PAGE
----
Here Edwards embarked on a mostly free climbing campaign producing the spectacular New Dimensions with a few aid points before freeing it in 1976 at E3 5c 6A. Before this came Central Pillar in 1972, which eventually gave Ron Fawcett a testing E6 when he freed it in 1983. In 1977 with Paul Williams came Psychic Threshold. Again with a few aid points which when eliminated by visiting Australian Kim Karrigan in 1981 weighed in at E5 6b. Taking a continuously overhanging prow defining the edge of the buttress this phenomenally impressive route was thought E10 for position. For those who valued such positions the Gwynt exerted a magnetic pull drawing those with the necessary credentials in technique and psyche to further extend the Gwynt’s repertoire.
There is a photo a lean man in Helly Hansen fibre pile and EBs, bearded, his countenance reflects concern, the torso almost horizontal he is reaching over a roof high on the crag. Seldom seen, this image was taken in September 1979 by Keith Robinson and shows John Redhead on the second pitch of The Bittersweet Connection. That same autumn this team- on occasion accompanied by the Buddhist chanting of Malcolm Boater- also climbed Plas Berw another E5 on this steep testing ground which as the year rolled over into the 1980s firmly cemented the crag’s reputation as one of those places that went to the heart of the matter, which despite varying amounts of fixed gear could in any way be confused with a sport climbing venue. Such a factor could be easily discerned by standing shivering below New Dimensions in a light rain, taking care not to glissade wet grass slopes below the towering world of elephant tufas and confusingly angled grooves.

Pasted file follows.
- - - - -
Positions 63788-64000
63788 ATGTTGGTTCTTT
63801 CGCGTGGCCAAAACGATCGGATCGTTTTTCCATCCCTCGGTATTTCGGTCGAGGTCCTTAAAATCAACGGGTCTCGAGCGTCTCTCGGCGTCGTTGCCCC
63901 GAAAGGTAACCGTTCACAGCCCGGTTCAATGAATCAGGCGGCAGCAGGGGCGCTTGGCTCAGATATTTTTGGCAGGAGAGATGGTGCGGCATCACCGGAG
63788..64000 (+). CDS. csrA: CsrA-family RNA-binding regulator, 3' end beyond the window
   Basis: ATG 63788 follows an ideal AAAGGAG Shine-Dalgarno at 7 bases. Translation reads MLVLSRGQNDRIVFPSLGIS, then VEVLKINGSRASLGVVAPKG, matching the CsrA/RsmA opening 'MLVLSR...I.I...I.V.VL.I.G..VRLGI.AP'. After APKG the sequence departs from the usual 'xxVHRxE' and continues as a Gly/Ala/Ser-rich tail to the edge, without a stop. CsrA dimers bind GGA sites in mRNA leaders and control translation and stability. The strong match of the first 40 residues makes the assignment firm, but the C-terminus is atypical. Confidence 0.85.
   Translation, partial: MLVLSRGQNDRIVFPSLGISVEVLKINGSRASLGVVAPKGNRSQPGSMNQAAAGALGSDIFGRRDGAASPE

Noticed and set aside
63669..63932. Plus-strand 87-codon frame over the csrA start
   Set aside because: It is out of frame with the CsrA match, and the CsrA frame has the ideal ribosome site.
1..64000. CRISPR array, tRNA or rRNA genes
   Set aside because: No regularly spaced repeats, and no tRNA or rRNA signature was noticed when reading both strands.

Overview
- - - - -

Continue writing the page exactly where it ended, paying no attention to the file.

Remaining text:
Such a slope, it should be mentioned, appears to end in an abrupt horror drop whose termination although concealed from sight nevertheless further imbues an all ready charged situation with an initial sense of lurking fear, especially if considering climbing here in less than ideal conditions.